Developing a disaster recovery plan is essential to protecting your business from the unexpected. But many businesses fail to account for critical areas during their planning. In this post, we review six disaster recovery planning mistakes you can’t afford to overlook.
With the rising frequency of cyberattacks and natural disasters, the future of protecting your business hinges on developing a disaster recovery plan. Yet so many businesses continue to make mistakes that leave them vulnerable to disaster.
For unprepared businesses, the risks are severe.
90% of businesses that experience a disaster and don’t resume operations in five days fail within the first year. The unprepared enterprises that do survive face millions of dollars of damages.
Disaster recovery planning has never been more important. Here’s six mistakes to avoid while develop your disaster recovery plan.
#1 Not Backing Up Your Data (Correctly)
Data backups are the backbone of any effective disaster recovery plan. Without a comprehensive data backup plan in place, you stand to lose financial documentation, client information and other mission-critical data.
Losing organizational data in a disaster can cost a business hundreds of thousands to millions of dollars.
The good news is that this is easily preventable.
There are a lot of considerations that go into a data backup plan (deployment models, physical vs. cloud, recovery prioritization, frequency). But most organizations can deploy a cloud-based backup plan that stores all of their data offsite while being easily accessible should a disaster occur.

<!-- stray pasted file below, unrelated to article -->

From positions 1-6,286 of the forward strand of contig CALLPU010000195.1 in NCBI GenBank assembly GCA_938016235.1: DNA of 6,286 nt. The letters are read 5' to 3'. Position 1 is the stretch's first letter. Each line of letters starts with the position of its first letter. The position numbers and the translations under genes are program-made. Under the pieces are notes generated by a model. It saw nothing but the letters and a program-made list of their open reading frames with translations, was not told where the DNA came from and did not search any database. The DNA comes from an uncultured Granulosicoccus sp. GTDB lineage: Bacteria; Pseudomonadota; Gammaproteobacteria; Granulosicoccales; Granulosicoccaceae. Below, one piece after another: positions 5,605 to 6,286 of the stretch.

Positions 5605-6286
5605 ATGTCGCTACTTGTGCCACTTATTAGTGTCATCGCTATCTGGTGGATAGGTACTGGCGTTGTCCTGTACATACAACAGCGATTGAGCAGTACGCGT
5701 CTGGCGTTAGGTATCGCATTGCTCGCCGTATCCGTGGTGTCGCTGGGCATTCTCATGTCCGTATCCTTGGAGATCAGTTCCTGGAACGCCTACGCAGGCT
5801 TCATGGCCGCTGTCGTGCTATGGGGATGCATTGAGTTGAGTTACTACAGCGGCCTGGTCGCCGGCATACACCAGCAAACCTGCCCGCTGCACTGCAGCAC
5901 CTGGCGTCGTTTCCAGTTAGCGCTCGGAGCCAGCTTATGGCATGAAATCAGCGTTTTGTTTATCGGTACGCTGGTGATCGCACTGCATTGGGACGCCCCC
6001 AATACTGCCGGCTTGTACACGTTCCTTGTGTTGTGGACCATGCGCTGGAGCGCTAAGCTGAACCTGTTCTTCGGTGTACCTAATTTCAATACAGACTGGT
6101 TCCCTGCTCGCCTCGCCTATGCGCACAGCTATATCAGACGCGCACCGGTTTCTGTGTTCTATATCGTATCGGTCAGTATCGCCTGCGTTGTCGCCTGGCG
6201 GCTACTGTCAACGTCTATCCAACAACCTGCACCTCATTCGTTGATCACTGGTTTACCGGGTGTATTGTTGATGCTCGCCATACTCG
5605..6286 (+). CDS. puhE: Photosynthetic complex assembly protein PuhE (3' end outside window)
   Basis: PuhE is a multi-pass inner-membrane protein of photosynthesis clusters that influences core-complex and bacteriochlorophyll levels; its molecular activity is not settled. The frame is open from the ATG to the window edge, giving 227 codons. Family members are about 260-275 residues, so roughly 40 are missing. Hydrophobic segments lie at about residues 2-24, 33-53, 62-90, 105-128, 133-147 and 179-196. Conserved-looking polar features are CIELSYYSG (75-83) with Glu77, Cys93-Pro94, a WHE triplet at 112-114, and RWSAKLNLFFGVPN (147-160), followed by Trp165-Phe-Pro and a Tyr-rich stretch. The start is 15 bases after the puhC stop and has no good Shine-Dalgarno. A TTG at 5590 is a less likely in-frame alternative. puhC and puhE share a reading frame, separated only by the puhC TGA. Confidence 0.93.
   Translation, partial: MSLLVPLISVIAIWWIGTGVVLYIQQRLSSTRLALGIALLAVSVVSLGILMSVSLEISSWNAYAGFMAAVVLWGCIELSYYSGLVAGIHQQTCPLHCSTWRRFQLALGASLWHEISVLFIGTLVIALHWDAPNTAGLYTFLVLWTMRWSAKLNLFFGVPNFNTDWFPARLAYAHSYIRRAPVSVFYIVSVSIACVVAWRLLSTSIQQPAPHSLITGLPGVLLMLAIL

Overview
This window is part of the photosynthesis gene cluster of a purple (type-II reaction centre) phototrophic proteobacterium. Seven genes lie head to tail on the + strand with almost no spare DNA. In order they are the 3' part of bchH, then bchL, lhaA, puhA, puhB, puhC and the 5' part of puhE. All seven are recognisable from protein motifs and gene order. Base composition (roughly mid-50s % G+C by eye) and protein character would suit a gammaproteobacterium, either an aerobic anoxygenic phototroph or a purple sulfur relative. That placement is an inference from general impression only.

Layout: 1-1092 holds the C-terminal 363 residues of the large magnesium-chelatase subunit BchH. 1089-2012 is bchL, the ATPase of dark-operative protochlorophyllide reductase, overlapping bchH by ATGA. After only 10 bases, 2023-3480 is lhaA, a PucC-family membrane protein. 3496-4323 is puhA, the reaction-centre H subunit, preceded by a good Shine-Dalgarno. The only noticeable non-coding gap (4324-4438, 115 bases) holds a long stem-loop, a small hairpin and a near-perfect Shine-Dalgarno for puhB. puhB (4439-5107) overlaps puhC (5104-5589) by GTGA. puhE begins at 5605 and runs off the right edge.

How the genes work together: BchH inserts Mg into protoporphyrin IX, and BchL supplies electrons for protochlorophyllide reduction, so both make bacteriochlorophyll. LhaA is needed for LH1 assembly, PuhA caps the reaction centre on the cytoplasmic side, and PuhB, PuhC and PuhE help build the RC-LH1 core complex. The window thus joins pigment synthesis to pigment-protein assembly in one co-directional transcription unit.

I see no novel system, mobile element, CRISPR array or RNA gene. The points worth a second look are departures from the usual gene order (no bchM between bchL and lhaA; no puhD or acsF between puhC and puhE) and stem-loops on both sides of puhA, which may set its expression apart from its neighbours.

#2 Not Preparing for Multiple Types of Disasters
Disasters come in many forms. While there is some overlap, preparing for one type of disaster can still leave you vulnerable to the ones you didn’t consider.
Responding to ransomware attacks requires a much different approach than addressing water damage to IT infrastructure. An effective disaster recovery plan will prepare for multiple different contingencies and necessary responses.
For example, a ransomware attack and flood will both require recovering data off of a cloud backup, while a severe power outage will involve restoring access to key communication platforms. Preparing for more than just one type of disaster better protects your business from the unexpected.
#3 Not Communicating the Plan to Personnel
As important as a recovery plan is, it’s not going to do much good if no one at the company knows what it is or how it works. A plan isn’t implemented until you communicate it and get buy-in from employees at every level of the company.
Personnel outside of IT will play vital roles in addressing the attack.
These include, to name just a few:
- Sounding the alarm on cyberattacks
- Engaging in public relations
- Assessing financial damages
- Communicating with clients and customers
Compared to other aspects of disaster planning, an easy (and free) way to bolster your defenses is to effectively educate and communicate to employees on how to respond to different types of disasters.